EarthSense Zephyr Air Quality Sensors Provide Insights to Urban Air Pollution in Major German Cities
Updated: Jun 27, 2019
EarthSense is working with the Institute for Advanced Sustainability Studies (IASS) in Potsdam, Germany, to develop industry-first climate models.
Air quality expert, EarthSense, is providing its Zephyr air quality monitors to support the development of high spatial resolution urban air pollution and climate models.
Zephyr® deployed in Potsdam, Berlin, Germany
EarthSense Zephyrs are being deployed in a variety of urban settings in Berlin, such as on building facades and bicycles, to provide high resolution air quality measurements in real time.
With the primary aim of understanding small scale variation of air pollution in cities, the data will also be used to develop and validate city scale models for climate change and air quality. The results will provide building-resolved urban climate models for entire cities.
Researchers at the IASS Potsdam are using the Zephyr sensors to record levels of harmful air pollutants such as particle matter, nitrogen dioxide (NO2), and ozone (O3) as part of the 3Dimensional Observation of Atmospheric Processes in Cities (3DO) programme. 3DO is a component of Urban Climate Under Change (UC)², a collaboration of high-profile, multidisciplinary partners overseen by the Technical University Berlin.
Air quality measurements are conducted in parallel to other pollutant and climate-relevant parameters, forming part of Intense Observation Periods (IOPs) during the project.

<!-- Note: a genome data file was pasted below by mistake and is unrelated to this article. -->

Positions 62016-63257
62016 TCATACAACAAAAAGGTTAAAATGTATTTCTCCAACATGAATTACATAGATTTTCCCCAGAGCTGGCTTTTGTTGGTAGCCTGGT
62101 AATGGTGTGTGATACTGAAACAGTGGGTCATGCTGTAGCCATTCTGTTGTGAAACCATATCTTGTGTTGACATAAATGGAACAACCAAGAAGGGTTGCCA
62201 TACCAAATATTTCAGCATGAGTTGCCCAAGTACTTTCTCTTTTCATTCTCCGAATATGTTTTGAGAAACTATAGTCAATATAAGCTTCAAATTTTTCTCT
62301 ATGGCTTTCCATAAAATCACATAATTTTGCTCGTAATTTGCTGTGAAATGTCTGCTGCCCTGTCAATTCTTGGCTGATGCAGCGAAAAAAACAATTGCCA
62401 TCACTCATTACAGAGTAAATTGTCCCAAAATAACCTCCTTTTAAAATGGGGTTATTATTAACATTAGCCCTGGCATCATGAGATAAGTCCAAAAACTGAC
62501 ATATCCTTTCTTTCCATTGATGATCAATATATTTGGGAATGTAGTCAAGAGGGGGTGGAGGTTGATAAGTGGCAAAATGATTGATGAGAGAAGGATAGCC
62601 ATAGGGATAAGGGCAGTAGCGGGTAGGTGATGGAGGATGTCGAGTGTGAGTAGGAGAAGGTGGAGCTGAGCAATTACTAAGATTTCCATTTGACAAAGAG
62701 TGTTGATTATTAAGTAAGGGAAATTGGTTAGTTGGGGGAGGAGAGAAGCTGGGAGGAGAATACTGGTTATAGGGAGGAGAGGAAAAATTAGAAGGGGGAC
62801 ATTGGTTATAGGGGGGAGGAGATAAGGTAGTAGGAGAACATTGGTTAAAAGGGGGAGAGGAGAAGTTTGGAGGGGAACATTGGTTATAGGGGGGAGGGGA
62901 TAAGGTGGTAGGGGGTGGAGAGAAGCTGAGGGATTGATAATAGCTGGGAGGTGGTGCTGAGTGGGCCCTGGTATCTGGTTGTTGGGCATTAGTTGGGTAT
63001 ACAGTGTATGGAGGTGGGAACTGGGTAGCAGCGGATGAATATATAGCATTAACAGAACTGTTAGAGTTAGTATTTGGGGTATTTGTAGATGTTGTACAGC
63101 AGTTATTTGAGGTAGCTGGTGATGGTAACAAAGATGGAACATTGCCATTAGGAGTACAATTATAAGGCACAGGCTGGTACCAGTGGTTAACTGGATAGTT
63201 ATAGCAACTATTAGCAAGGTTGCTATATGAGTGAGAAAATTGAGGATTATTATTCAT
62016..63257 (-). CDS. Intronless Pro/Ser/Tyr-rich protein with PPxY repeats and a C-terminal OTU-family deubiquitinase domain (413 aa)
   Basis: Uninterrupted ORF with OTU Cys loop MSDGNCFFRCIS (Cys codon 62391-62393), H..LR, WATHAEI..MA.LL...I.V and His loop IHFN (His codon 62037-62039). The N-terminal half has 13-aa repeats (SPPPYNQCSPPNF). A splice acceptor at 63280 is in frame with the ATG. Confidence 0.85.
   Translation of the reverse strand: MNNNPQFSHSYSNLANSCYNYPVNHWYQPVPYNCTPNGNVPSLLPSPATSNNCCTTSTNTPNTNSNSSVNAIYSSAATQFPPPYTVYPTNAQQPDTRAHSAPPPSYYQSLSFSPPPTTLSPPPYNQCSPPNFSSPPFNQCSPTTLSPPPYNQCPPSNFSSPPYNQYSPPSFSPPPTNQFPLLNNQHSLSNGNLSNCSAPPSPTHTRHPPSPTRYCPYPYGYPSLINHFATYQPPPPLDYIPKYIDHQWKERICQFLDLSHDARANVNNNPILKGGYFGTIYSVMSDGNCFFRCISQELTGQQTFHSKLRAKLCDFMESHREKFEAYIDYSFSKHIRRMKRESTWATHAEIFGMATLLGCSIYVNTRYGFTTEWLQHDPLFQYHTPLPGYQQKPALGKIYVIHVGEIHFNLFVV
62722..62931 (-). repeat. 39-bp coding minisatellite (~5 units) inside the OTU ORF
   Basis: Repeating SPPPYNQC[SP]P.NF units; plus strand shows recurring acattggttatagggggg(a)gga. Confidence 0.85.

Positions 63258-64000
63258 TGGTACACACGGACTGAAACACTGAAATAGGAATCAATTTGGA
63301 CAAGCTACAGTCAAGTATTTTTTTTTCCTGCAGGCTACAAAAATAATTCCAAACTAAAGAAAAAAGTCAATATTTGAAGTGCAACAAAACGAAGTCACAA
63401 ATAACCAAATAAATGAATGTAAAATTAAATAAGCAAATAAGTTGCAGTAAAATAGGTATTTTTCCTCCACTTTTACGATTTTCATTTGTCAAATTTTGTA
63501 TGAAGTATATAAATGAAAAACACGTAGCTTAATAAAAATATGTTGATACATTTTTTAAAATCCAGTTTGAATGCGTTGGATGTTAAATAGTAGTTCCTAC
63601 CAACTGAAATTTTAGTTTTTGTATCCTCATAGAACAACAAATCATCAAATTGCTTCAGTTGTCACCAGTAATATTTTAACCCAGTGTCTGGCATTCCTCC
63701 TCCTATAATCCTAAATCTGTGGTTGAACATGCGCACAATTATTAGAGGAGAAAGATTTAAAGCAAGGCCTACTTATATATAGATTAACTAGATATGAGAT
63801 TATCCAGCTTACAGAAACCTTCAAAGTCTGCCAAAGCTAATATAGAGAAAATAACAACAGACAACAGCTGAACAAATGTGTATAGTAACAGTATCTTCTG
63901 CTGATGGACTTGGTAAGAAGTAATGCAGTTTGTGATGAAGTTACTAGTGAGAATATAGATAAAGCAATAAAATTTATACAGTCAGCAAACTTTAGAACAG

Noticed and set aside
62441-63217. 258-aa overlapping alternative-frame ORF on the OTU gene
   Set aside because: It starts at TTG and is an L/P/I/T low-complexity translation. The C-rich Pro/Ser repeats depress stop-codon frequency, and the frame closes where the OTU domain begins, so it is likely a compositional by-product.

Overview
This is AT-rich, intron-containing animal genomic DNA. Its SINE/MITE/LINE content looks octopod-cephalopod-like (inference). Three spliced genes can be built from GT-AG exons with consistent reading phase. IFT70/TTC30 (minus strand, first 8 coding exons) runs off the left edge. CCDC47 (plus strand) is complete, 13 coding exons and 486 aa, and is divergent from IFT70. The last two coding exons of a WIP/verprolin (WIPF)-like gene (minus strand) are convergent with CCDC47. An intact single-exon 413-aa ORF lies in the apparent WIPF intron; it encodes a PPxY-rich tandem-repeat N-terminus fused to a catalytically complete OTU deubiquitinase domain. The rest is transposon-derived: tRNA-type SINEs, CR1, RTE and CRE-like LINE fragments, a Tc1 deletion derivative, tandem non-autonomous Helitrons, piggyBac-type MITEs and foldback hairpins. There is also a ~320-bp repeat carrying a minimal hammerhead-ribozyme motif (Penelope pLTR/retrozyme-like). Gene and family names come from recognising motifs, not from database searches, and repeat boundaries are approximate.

The availability of such detailed air quality information has the potential to revolutionise urban planning decisions made by city governments and policy makers in Germany and abroad.
Zephyr sensors were also used in a preliminary study trialling bicycles to measure levels of O3 and NO2 in Berlin streets. The study confirmed that bicycles mounted with Zephyrs were the ideal choice to monitor air pollution exposure levels of residents in the area and to navigate complex urban architecture. For instance, they could be used in the planning of safe, clean and attractive cycle ways or to locate street cafes the optimum distance away from car exhausts and busy roads.
Using the Zephyr as a mobile air quality platform would be beneficial in the designing of future cities according to sustainable development goals.
Dr. Erika von Schneidemesser, Research Scientist and Project Leader from the IASS commented: “The urban climate is constantly changing and the 3DO programme is dedicated to modelling this change. We are using the Zephyr sensor in a number of innovative ways to meet our project goals.
For example, a Zephyr can be moved from a static position on the side of a building to a mobile unit on the back of a bicycle or car with ease. The support we are receiving from EarthSense has been invaluable from a research perspective.”
EarthSense Managing Director Tom Hall comments: “Collaborating with the IASS to explore the full range of applications and capabilities possible with Zephyr small sensor technology is an exciting new avenue. We look forward to seeing how our portable air quality monitors can be used in urban environments that are often overlooked or difficult to access; and how they can influence urban planning decisions from government bodies.”